Lumbar disc herniation is a condition in which the annulus fibrosus of the vertebral disc tears, enabling the disc nucleus to extrude through the fibers and potentially compress the nerves around the disc. This condition typically presents with unilateral radicular pain but can cause more severe symptoms, such as severe bilateral sciatica and motor weakness or the disc can even compress the cauda equina causing weakness, saddle anesthesia, and incontinence.1,2 In 2012, there were 111 665 total discharges for lumbar disc displacement surgery, costing the United States over 6 billion in aggregate charges. It is likely that the increase of lumbar disc surgeries in the elderly will increase as the population ages.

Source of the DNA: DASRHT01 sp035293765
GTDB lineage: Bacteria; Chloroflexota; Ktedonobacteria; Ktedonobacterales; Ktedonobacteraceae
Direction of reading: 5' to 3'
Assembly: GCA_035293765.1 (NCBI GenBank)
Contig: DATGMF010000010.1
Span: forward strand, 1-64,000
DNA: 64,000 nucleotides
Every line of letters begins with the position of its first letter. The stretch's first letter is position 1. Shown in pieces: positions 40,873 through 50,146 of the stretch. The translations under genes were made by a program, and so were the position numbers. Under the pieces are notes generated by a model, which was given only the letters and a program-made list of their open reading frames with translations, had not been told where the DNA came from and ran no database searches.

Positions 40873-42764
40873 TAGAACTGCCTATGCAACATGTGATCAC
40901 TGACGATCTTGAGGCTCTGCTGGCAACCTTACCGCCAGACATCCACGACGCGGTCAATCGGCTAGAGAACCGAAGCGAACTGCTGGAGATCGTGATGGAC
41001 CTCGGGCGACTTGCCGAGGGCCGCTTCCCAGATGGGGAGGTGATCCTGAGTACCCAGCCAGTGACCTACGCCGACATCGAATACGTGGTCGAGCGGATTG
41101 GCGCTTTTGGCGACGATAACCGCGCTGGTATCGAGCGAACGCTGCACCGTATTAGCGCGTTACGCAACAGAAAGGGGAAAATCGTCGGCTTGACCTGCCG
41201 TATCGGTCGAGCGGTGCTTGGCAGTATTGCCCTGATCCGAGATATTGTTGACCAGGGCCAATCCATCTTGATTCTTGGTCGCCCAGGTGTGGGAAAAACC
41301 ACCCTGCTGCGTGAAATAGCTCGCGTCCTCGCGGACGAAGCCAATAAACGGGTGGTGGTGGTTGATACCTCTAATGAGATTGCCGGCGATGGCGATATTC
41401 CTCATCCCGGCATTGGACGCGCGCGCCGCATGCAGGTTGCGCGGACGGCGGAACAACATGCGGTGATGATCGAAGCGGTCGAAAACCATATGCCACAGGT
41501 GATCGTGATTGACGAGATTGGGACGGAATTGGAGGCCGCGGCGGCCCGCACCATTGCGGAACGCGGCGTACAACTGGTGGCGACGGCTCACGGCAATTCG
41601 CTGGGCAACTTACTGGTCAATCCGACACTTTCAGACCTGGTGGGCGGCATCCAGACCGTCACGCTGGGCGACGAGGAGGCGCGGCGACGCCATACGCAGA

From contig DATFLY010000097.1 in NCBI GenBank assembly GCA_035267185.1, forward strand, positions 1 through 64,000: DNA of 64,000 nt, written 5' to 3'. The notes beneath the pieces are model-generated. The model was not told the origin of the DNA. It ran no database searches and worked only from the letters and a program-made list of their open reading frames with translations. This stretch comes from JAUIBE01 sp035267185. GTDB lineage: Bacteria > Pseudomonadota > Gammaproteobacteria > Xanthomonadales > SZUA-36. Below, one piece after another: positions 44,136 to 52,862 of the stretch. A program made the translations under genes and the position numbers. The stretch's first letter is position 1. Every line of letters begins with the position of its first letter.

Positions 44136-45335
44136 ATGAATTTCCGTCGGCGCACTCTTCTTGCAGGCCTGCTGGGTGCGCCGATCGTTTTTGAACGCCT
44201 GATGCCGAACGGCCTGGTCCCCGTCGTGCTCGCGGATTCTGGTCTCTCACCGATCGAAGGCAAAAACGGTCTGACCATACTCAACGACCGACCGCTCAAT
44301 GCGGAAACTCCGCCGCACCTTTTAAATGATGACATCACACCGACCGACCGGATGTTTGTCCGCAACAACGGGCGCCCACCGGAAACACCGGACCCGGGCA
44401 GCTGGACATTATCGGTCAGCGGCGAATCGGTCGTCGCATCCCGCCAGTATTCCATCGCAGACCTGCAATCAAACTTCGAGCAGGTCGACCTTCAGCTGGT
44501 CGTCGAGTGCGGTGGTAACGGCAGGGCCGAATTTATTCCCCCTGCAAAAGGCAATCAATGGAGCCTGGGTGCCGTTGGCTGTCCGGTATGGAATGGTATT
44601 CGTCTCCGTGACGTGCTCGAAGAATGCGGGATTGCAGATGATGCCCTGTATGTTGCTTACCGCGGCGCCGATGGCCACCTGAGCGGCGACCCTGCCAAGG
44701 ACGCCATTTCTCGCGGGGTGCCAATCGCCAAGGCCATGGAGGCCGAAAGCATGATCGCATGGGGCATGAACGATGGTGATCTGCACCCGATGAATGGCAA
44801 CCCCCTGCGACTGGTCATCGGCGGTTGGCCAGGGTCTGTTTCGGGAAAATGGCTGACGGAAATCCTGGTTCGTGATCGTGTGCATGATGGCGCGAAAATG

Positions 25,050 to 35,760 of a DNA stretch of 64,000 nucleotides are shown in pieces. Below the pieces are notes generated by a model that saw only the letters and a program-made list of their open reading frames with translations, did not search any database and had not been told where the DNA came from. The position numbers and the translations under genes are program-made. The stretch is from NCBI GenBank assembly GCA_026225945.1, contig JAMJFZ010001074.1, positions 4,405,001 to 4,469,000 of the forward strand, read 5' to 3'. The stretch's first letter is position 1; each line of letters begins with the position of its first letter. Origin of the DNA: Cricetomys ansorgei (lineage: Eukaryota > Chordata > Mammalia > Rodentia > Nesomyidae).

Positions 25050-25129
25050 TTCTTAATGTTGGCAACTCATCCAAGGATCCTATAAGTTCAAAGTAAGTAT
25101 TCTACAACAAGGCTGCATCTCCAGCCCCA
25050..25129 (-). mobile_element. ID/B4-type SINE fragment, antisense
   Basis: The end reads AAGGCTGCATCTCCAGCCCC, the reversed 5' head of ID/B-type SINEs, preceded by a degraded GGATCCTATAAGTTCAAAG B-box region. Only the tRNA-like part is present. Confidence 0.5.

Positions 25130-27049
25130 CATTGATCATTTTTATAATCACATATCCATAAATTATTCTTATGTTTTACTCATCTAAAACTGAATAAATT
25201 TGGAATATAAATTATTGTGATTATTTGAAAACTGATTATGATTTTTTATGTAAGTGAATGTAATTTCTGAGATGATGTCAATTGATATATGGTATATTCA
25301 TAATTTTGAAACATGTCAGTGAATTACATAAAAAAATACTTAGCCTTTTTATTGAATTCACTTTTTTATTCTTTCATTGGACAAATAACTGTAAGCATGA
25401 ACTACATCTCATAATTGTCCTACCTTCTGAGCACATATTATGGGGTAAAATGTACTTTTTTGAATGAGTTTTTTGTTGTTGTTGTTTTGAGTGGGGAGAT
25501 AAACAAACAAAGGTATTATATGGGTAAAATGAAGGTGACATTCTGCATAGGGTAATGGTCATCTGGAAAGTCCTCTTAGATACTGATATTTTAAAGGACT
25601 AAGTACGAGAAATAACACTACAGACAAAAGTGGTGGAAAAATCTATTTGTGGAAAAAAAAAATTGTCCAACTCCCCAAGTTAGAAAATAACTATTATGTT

Both medical and surgical management are often viable options. The primary rationale for lumbar decompression surgery is to relieve nerve root or cauda equinal irritation or compression due to the herniated disc material. While motor manifestations and cauda equina syndrome are far more likely to be managed surgically, there is more debate regarding the role of surgical treatment options among patients with only radicular pain. Clinical studies have shown health benefits in back and leg pain for those undergoing surgical intervention.3,4 Tosteson et al5 determined that surgery was more costly, yet led to greater quality-adjusted life years, vs nonoperative treatment for patients in their forties with a lumbar disc herniated. However, there is a debate regarding how to manage a herniated lumbar disc in the elderly, particularly when pain is the only presenting symptom.
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